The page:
St Saviour CofE Primary School, Ringley

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About St Saviour CofE Primary School, Ringley

Name St Saviour CofE Primary School, Ringley
Ofsted Inspections
Headteacher Mr Jonathan Moorhouse
Address Fold Road, Radcliffe, Manchester, M26 1EU
Phone Number 01204333437
Phase Primary
Type Voluntary aided school
Age Range 5-11
Religious Character Church of England
Gender Mixed
Number of Pupils 208
Local Authority Bolton
Highlights from Latest Inspection

What is it like to attend this school?

Treating others in the same way that you would like to be treated yourself is a school value that pupils embrace at this friendly school. Pupils pride themselves in being respectful, kind and helping to create a school where everyone is made to feel welcome. This helps pupils to feel happy.

Pupils are keen to follow adult instructions and to live up to the high expectations of behaviour that the school has. Children in the Reception Year quickly learn the rules and routines which help them to learn well in school. Older pupils act as positive role models and friends to their younger peers.

The school is ambitious for pupils, including those with special educational ne...eds and/or disabilities (SEND). Pupils embrace the learning opportunities that the school provides for them. They are keen to learn and many pupils achieve well during their time at the school.

Pupils benefit from various leadership opportunities. Different school tribes help improve aspects of school life such as the curriculum or the eco friendliness of the building. Pupils take on responsibilities such as looking after the school fish or being class monitors.

These experiences show pupils what it means to be a positive member of a community.

What does the school do well and what does it need to do better?

The school's curriculum is ambitious for all pupils, including those with SEND. The school has effective systems in place that identify the additional needs of pupils with SEND.

Carefully considered support and resources help pupils with SEND progress well through the school's curriculum.

In most subjects, teachers check on what pupils know and remember from previous learning. High-quality training helps teachers to design learning activities that effectively build on what pupils already know.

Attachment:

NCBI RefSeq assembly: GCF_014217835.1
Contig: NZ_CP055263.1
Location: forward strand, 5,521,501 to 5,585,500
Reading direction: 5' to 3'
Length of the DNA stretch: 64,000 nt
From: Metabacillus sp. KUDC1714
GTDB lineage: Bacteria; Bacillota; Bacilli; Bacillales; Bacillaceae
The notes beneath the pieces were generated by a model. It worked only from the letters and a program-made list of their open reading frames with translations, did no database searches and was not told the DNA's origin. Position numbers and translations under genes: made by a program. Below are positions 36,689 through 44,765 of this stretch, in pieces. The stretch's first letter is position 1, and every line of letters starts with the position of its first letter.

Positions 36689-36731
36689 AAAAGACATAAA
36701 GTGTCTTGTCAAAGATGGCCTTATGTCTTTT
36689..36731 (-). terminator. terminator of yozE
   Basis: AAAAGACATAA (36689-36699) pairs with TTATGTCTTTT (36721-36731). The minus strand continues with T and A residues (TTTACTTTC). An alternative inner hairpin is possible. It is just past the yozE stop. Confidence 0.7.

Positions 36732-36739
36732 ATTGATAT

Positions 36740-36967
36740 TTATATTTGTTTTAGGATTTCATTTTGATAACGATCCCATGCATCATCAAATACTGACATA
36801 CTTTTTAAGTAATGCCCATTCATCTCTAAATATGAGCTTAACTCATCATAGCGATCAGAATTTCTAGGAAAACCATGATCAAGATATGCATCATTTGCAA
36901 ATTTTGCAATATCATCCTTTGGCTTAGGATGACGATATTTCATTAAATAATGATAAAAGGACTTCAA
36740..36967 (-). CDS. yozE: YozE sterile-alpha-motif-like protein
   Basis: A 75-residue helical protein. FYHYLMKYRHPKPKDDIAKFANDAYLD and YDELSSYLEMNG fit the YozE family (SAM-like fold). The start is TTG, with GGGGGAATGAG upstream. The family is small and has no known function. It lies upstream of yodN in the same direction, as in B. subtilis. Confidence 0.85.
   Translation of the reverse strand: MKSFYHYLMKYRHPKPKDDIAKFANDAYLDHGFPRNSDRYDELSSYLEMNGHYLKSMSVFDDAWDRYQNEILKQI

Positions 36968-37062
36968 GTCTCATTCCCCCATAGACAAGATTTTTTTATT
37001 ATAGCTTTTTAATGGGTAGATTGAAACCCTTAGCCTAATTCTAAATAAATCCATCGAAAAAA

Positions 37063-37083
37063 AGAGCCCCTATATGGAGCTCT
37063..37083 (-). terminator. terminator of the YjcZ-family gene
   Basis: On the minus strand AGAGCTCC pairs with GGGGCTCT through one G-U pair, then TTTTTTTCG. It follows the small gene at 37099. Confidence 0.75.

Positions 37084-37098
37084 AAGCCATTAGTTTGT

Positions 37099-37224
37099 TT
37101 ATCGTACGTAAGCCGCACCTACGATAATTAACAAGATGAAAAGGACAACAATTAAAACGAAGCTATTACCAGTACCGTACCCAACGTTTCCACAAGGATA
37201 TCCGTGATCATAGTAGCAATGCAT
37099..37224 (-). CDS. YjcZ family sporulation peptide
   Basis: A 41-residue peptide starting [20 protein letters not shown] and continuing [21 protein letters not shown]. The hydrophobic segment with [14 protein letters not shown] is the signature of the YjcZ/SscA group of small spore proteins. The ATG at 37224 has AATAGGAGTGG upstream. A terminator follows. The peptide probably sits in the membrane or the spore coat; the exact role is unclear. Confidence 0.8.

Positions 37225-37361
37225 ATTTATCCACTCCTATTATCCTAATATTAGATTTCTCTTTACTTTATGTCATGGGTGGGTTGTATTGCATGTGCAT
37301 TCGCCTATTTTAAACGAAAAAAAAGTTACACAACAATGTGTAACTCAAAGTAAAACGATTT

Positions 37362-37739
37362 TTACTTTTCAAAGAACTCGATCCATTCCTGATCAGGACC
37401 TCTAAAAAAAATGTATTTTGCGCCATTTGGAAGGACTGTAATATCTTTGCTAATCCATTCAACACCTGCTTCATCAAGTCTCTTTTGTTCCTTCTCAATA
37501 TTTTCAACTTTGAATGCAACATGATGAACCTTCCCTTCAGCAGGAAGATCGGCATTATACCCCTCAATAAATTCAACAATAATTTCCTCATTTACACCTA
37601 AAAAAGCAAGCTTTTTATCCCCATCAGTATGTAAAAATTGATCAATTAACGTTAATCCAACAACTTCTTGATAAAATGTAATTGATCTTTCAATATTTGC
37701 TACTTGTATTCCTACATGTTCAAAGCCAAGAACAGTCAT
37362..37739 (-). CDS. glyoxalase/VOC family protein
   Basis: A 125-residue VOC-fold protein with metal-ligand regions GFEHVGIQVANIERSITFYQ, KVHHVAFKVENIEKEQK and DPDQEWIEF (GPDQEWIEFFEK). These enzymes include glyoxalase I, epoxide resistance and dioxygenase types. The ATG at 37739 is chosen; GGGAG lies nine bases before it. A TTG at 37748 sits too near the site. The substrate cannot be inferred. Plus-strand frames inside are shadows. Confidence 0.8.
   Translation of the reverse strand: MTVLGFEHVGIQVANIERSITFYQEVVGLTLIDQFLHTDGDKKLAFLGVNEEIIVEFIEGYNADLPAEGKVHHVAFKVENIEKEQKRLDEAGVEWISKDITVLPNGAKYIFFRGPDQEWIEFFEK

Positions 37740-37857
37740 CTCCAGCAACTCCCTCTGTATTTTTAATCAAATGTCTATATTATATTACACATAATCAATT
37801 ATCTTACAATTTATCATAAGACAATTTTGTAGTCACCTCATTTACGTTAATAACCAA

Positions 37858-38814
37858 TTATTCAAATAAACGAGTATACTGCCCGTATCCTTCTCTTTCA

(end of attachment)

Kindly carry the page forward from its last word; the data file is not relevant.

Across many subjects, pupils develop a deep body of knowledge and are well prepared for the next stage of education.

The school has very recently introduced a new curriculum in a small number of subjects. In these subjects, some pupils have gaps in their knowledge as a result of weaknesses in the previous curriculums.

These gaps hinder pupils' ability to make sense of new learning. They are moved on to new concepts too soon and their learning is insecure.

The school prioritises the teaching of phonics.

Pupils benefit from a carefully constructed phonics programme, delivered by well-trained staff. Children in the Reception Year readily begin to learn the different sounds that letters make. Staff promptly identify and support any pupils who need extra help with learning phonics.

Pupils read books that closely match the sounds that they have learned. This helps them to experience success when reading from a young age. Many pupils read fluently by the end of key stage 1.

Reading has a high priority across the school. Pupils read often and enjoy a broad range of books that include poetry and non-fiction. Older pupils understand that reading widely helps them to improve their vocabulary, which in turn can improve the quality of their writing.

The enjoyment of reading begins in the Reception Year, where children are immersed in exciting and amusing stories. Carefully considered activities allow children to revisit and practise using new and interesting words.

Pupils display excellent manners.

They are courteous and considerate. Behaviour across the school is positive and learning is rarely interrupted. Children in the Reception Year learn cooperatively alongside one another and are keen to help during tidy-up time.

Many pupils attend school regularly. However, a number of disadvantaged pupils do not attend school as often as they should. This has a negative impact on how well they learn.

The school does not identify, monitor and support these pupils and their families quickly enough.

Pupils, including those who are disadvantaged, experience a broad range of opportunities that enhance their wider development. Football, chess and choir are a few of the clubs which help pupils to develop their talents and interests.

Pupils understand how to keep themselves safe online. Many pupils have a strong moral conviction that everyone should be treated with respect, regardless of their differences. Overall, pupils are well prepared for life in modern Britain.

Governors have a secure understanding of the school. They work effectively with the school to realise the agreed values. Governors provide effective support and challenge to the school to ensure the quality of education.

Staff value being part of the school. They are highly positive about what the school has done recently to further support their workload, well-being and ability to deliver the curriculum well.


The arrangements for safeguarding are effective.

What does the school need to do to improve?

(Information for the school and appropriate authority)

• In a small number of subjects, some pupils have gaps in their knowledge. These pupils struggle to make sense of new learning. The school should ensure that teachers identify and address gaps in pupils' knowledge before introducing new concepts.

Some disadvantaged pupils do not attend school often enough. This limits how well they learn. The school should develop effective systems to monitor the absence of different groups of pupils and provide intervention in a timely manner.

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